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World Mosquito Day 2018 is on 20th August
This World Mosquito Day, make sure you are fully covered for your travels For over 120 years, World Mosquito Day has aimed to spread awareness of the risks mosquitos pose to our health and safety. The awareness day was first established back in 1897, when Sir Ronald Ross discovered the link between mosquitos and the transmission of the malaria virus. Not only is the day a nod to the great work of Sir Ross and the scientists who have continued his work; it is also a chance for people to understand more about the risks of malaria and how to treat it. Many establishments also use it as an opportunity to fundraise for research into a malaria cure. In honour of World Mosquito Day 2018, let’s remind ourselves of the warning signs for malaria, and how you can prevent it. What you need to know about malaria Malaria is a serious disease, spread mainly in tropical locations where mosquitos thrive. A single bite from a mosquito can be enough to cause infection, and if the disease isn’t treated effectively it can be fatal. According to the 2014 World Malaria Report, there were around 198 million cases of malaria worldwide in 2013. This resulted in more than 584,000 deaths. The virus is caused by a kind of parasite known as Plasmodium. There are many different types of this parasite, but only five have been established to cause malaria. When an infected mosquito bites a human, the parasite passes into the bloodstream. Symptoms usually appear 7 to 18 days after infection, but can sometimes not appear for a year or more. These symptoms include: Sweats and chills A fever and high temperature Vomiting Muscle pain Diarrhoea Headaches The condition is found in over 100 countries around the world, most of which are tropical. If you are travelling, you should check whether your destination is a high-risk area. These include Central and South America Large parts of Africa and Asia Haiti The Dominican Republic Parts of the Middle East Certain Pacific Islands Our advice for travellers There is no doubt that malaria is a serious condition, but if it is diagnosed and treated properly virtually everyone can make a full recovery. Antimalarial medication is used to both treat and prevent the disease. The type of medication used and the length of treatment will depend on the kind of malaria you’ve contracted, where you caught it and how severe your symptoms are. Although treating malaria is possible, ideally you should be aiming to avoid the condition altogether. The first and most vital step to effectively preventing malaria is to get fully vaccinated before you travel. This allows you to enjoy your holiday without worry. Malaria vaccinations are available from Express Travel Clinic. An easy way to remember how else to prevent malaria is to follow the ABCD approach: Awareness of risk – find out whether your destination carries a high risk of malaria Bite prevention – use insect repellent, cover your arms and legs and hang a mosquito net to avoid bites Check whether you need to take medication – you should be sure of the dosage and type of medication before you travel Diagnosis – if you do experience any symptoms at all, seek immediate medical support, even up to a year after your return If you’re travelling this year, don’t hesitate. Ensure you are fully vaccinated and ready to enjoy your trip safely. Book with Express Travel Clinic today or pop in for a walk-in appointment.
Your holiday health and safety guide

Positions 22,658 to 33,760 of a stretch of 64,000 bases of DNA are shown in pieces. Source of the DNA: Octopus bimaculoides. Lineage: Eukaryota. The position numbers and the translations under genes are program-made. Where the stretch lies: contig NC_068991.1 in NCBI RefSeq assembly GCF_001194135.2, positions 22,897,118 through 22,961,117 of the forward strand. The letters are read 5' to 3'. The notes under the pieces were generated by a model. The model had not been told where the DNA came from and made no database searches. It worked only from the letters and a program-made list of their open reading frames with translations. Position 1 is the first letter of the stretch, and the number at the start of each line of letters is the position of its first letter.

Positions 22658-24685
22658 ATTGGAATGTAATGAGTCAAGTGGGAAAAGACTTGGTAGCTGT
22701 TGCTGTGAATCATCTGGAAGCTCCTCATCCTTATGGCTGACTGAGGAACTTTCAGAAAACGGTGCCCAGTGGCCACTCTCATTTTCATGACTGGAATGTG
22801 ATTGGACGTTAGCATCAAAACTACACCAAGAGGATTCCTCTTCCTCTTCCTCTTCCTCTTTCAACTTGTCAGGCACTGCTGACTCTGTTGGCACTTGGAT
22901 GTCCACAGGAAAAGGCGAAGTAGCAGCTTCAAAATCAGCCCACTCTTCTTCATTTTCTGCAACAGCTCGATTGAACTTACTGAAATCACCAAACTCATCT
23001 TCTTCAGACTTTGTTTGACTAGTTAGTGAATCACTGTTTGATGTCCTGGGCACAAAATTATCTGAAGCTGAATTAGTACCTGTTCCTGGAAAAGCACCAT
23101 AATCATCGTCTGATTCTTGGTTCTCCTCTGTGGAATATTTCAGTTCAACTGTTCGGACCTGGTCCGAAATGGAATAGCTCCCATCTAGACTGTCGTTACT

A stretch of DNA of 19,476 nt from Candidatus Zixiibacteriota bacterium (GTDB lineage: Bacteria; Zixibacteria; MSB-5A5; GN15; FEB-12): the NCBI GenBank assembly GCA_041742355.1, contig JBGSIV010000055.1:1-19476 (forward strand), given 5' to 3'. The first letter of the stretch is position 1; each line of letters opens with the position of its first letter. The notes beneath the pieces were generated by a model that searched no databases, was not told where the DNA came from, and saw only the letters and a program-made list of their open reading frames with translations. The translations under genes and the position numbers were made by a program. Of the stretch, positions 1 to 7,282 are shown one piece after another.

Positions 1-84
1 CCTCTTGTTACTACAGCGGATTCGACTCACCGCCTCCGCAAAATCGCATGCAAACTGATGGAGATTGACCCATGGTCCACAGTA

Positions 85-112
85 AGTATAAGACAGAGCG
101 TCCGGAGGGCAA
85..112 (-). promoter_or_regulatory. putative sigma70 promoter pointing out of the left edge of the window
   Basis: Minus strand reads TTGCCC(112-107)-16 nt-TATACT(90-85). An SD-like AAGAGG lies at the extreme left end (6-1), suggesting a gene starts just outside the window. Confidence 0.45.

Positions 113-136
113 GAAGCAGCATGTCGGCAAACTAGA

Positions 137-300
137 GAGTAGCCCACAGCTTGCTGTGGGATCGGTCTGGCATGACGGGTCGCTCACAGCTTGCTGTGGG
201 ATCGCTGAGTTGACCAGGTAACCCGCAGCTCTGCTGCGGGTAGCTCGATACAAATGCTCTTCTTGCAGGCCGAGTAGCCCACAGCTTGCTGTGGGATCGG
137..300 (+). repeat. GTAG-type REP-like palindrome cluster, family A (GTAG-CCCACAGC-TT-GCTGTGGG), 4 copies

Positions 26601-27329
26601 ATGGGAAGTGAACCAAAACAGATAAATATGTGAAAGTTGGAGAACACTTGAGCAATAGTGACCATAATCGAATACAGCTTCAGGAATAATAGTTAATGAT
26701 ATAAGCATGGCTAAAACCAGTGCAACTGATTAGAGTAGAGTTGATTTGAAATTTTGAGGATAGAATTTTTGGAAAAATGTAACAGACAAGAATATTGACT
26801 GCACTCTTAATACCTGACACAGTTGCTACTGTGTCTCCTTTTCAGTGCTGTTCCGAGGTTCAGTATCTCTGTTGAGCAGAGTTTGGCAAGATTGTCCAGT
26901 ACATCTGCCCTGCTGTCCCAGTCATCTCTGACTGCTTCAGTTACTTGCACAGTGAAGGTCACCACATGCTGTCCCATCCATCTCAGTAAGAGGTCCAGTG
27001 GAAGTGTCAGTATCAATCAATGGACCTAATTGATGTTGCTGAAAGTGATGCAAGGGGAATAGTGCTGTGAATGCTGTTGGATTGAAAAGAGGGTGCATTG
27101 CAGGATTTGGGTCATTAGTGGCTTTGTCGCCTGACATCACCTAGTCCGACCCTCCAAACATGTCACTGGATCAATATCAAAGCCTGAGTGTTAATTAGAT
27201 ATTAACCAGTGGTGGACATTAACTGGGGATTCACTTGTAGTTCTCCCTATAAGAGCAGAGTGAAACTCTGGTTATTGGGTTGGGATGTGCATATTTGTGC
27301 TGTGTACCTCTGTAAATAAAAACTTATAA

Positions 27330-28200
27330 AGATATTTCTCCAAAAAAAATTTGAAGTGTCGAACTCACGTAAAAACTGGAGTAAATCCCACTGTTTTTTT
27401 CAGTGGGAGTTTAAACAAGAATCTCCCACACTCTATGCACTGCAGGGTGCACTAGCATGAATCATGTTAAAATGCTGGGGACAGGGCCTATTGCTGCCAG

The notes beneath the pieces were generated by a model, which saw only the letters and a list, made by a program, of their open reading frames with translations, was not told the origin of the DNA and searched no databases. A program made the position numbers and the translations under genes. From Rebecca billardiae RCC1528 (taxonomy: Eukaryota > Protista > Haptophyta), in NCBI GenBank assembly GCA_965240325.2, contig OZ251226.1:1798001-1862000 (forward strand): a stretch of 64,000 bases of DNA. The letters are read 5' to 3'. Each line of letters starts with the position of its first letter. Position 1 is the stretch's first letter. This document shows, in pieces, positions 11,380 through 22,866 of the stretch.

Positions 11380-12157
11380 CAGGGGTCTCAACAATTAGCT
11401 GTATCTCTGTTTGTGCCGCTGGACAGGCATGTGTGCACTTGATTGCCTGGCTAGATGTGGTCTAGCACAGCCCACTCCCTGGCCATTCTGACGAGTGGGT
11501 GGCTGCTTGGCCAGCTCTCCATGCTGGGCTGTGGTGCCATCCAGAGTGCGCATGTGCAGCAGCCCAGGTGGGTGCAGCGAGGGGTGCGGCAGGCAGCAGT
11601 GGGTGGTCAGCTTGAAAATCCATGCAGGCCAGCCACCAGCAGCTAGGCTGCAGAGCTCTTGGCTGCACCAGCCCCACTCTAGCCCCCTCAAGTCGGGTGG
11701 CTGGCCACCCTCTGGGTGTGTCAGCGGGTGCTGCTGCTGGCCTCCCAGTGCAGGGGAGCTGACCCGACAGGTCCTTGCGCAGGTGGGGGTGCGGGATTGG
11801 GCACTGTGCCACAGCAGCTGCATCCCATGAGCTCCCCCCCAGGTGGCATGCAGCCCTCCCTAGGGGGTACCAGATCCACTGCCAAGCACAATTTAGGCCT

Here’s what to do before, during and after your travels in order to stay safe Summer is finally here, and for many people this only means one thing – your travel plans are firmly on the horizon. A summer holiday acts as a well-deserved break for many of us, but when travelling to unfamiliar territory it’s vital that you take all the necessary precautions to stay safe and healthy. Not taking the appropriate health and safety measures before, during and after your holiday can not only put a dampener on your travels, but can also have potentially serious and long term consequences for your overall wellbeing. To help you ensure your safety abroad, here’s a helpful tick list to run through before you go, while you’re away and after you return back home. Before you go, you should… Get insured. Travel insurance will ensure that if something does go wrong, at least you’re covered for it. Find a plan which covers all the activities you want to complete. Research the area. Never land in a new country without having thoroughly research it first. You’ll need to know customs, laws and where all your nearby amenities are located. Tell someone where you’re staying. Whether it’s a parent, sibling, partner or friend, make sure you tell at least one person what your plans are, including addresses and phone numbers for each of your destinations. Get vaccinated. Visit a vaccination clinic at least 4-6 weeks before you travel to determine what vaccines you need to stay safe in your destination. While you travel, you should… Stay safe. This applies to all areas of your holiday, but particularly aspects such as water safety. Follow advice about local tides and don’t swim long distances alone, especially after drinking. Drink responsibly. We all like a drink on holiday, but remember your limits. You’re in an unfamiliar setting, so you need your wits about you. Always eat before you drink and consider alternating between alcohol and soft drinks. Be aware of blood-borne infections. Tattoos, drug use, body piercings and unprotected sex all put you at risk of blood borne infections like HIV and hepatitis B and C. It’s best to avoid these things altogether, but if you do plan on getting a tattoo make sure it is applied with a sterile, single use needle. Be hygienic. Be mindful of what you’re eating, including how the food has been prepared and where the water has come from. To avoid unpleasant conditions like diarrhoea, you should only drink bottled or pre-boiled water. Protect your skin. If your destination is a tropical one, sun protection is a must. Use an SPF sunscreen of at least 30 UVA/UVB and reapply frequently. You should also be sure to pack a hat and sunglasses. Practice safe sex. Protection is vital if you engage in sexual intercourse abroad. This will reduce your risk of sexually transmitted infections and unwanted pregnancy. Watch out for insects and ticks. Cover up and use repellents liberally If your destination suffers with ticks and mosquitos. These can cause painful bites and even spread diseases. After your return, you should… Seek medical attention if necessary. If you’re feeling at all under the weather upon your return home, visit your GP as soon as possible. Be sure to mention that you’ve been abroad and where exactly you’ve been. Finish any courses of medication you’re taking. Some medication requires you to continue taking it after you return home. If this is the case, don’t forget about your treatment just because you’re no longer overseas. For information, guidance and vaccinations for your travels, visit one of the four walk-in Express Travel Clinics located throughout the capital. Or book an appointment today by calling 0208 993 58 89 or clicking here.